Saturday, May 24, 2008

All the Blessings of a Glad Father

I have been asked on more than one occasion over the last three months, “Why The Tempest?”

The first impulse, and the most superficial, came while directing Macbeth for Socrates Sculpture Park’s Halloween Harvest Festival. If you have ever been out to Socrates, you are no doubt aware of the unique design of their cobblestone stage. As wonderful as that performance space was in the role of Macbeth’s the blasted heath, I couldn’t shake the feeling that it would be even better standing in for Prospero’s not so deserted island.

Beyond that impulse, the compelling reason to produce The Tempest for me is Prospero’s relationship with his daughter. It is because of his tenderness and care with Miranda that Playlab NYC celebrates Father’s Day with The Tempest.

Shakespeare’s plays are filled with fathers. In Linda E. Boose’s article “The Father and the Bride in Shakespeare,” she points out that fathers and sons appear in the action of twenty-three of the plays in the canon, and fathers and daughters in twenty-one. Unfortunately few of Will’s patriarchs are deserving of neckties or homemade ashtrays. Oh sure, we hear wonderful things said about King Hamlet, but none of the dead king’s actions on stage amount to much more than, “Me, me, me.” No one wants to be a stepchild in the household of Titus Andronicus. And the less said about Lear’s parenting skills the better.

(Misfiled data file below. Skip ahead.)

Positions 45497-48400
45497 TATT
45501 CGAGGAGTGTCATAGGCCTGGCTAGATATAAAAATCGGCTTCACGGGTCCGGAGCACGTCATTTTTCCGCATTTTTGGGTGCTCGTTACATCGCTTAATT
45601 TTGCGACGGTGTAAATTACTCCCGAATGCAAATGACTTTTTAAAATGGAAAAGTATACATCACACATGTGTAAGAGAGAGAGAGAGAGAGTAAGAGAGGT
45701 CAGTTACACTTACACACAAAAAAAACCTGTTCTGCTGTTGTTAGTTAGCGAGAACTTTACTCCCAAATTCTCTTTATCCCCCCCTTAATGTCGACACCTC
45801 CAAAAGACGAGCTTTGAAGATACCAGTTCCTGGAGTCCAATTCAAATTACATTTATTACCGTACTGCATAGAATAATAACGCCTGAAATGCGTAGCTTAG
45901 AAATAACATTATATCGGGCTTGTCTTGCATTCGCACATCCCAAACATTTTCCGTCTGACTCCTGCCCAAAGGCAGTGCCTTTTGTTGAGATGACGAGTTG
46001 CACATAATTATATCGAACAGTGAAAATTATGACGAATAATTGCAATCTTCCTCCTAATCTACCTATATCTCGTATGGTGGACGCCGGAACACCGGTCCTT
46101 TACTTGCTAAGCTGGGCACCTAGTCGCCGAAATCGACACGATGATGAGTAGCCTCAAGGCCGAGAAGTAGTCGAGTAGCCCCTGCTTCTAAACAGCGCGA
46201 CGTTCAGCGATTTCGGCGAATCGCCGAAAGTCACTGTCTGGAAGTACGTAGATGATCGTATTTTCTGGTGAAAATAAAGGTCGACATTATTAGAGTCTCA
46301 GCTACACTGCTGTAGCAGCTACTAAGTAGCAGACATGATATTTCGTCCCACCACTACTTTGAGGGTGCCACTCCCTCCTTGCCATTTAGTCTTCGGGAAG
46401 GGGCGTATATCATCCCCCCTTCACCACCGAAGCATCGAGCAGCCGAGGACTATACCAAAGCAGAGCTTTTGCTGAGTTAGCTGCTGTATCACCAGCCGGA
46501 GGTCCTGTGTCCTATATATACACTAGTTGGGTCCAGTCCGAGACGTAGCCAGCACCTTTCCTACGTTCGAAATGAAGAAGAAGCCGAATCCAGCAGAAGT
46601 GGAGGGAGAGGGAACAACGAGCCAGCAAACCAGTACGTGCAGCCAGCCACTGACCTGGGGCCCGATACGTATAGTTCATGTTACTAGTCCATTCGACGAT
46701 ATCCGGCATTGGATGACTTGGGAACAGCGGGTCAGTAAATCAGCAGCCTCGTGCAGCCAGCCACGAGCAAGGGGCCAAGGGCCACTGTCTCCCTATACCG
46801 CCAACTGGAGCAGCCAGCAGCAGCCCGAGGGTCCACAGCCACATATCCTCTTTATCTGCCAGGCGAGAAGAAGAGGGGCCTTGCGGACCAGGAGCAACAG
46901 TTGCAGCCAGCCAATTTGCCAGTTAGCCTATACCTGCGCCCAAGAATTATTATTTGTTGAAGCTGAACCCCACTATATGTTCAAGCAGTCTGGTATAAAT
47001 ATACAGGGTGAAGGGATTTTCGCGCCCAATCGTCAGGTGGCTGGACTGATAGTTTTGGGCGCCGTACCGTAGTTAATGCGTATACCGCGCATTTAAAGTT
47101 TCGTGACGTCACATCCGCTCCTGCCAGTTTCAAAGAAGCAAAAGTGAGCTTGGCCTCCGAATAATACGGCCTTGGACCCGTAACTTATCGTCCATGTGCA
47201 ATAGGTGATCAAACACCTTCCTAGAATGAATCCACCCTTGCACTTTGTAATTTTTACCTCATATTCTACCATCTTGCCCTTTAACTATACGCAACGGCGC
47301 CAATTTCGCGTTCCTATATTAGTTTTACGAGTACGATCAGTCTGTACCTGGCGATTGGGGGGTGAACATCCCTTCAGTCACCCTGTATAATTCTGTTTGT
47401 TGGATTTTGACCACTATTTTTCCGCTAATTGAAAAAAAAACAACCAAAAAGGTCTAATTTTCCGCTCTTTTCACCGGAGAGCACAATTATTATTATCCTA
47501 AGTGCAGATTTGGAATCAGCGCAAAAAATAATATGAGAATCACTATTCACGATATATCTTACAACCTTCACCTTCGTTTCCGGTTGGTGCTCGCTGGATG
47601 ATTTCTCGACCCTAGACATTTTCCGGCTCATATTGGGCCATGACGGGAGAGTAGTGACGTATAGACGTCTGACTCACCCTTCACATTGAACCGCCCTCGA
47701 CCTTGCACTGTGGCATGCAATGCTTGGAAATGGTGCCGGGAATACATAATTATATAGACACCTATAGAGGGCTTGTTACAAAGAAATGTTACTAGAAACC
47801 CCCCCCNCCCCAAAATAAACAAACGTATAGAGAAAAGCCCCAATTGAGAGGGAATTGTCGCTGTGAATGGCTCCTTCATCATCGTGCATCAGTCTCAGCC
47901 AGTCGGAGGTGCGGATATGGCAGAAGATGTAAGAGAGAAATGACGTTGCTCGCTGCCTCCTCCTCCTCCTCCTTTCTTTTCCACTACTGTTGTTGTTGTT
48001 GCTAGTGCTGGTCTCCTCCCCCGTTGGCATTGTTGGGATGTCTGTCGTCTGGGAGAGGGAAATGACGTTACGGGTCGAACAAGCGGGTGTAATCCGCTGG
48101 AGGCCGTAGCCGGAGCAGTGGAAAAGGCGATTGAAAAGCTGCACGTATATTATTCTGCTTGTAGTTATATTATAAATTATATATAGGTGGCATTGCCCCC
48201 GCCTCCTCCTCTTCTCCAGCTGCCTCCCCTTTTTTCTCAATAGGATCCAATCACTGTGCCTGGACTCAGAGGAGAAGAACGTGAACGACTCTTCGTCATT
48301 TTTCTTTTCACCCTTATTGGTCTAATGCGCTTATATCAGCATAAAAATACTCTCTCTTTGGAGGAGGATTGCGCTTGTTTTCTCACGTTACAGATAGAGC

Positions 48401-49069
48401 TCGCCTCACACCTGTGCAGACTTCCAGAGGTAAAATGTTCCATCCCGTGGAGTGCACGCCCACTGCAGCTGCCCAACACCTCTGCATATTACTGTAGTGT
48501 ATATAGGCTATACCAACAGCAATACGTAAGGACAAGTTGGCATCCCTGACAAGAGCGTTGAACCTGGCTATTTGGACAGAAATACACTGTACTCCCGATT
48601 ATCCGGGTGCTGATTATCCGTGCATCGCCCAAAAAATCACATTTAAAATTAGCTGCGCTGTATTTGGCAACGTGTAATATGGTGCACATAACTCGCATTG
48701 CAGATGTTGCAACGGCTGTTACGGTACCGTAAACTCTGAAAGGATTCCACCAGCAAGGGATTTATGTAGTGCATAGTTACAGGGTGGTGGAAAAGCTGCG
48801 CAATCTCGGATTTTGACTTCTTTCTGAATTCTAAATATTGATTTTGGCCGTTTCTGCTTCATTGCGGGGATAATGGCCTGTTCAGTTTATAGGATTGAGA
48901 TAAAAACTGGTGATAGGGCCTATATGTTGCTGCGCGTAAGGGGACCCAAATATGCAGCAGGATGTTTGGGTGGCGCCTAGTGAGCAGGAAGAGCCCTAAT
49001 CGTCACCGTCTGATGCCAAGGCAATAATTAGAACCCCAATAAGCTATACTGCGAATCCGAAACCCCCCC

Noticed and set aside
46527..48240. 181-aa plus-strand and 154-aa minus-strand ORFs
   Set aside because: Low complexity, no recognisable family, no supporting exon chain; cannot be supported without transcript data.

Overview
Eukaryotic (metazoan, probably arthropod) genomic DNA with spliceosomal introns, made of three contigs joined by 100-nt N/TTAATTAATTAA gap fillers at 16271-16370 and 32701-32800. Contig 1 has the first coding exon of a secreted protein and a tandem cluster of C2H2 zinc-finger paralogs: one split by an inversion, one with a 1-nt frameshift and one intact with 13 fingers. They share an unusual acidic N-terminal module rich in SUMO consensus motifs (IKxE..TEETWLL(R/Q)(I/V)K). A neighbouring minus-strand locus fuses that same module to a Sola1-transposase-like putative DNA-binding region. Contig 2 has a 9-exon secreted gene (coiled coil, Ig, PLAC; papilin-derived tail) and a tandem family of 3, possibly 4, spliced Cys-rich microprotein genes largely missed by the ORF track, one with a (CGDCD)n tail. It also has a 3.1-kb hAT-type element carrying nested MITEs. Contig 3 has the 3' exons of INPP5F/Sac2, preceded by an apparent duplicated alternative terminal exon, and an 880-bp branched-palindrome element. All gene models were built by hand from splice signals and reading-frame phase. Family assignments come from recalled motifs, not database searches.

But in The Tempest, we have a father who genuinely cares for his child’s well-being. Prospero has his faults of course, which parent among us doesn’t. Like Shakespeare’s famous magician, I’m not always very patient with my two-year-old, and I worry that my son isn’t listening to me as closely as he should. Between you and me, I too look forward to my child’s nap time so that I can plot revenge with my imaginary friends. As a father though, I would certainly use all the power at my command to see to my son’s education and happiness.

Prospero’s character lapses never get in the way of his relationship to his daughter. He tells Miranda early in the play, “I have done nothing but in care of thee.” As an audience we never are given reason to doubt him. Prospero is the most successful parent of all of Shakespeare’s fathers. I hope that you will come out and join our celebration of dads this Father’s Day weekend.

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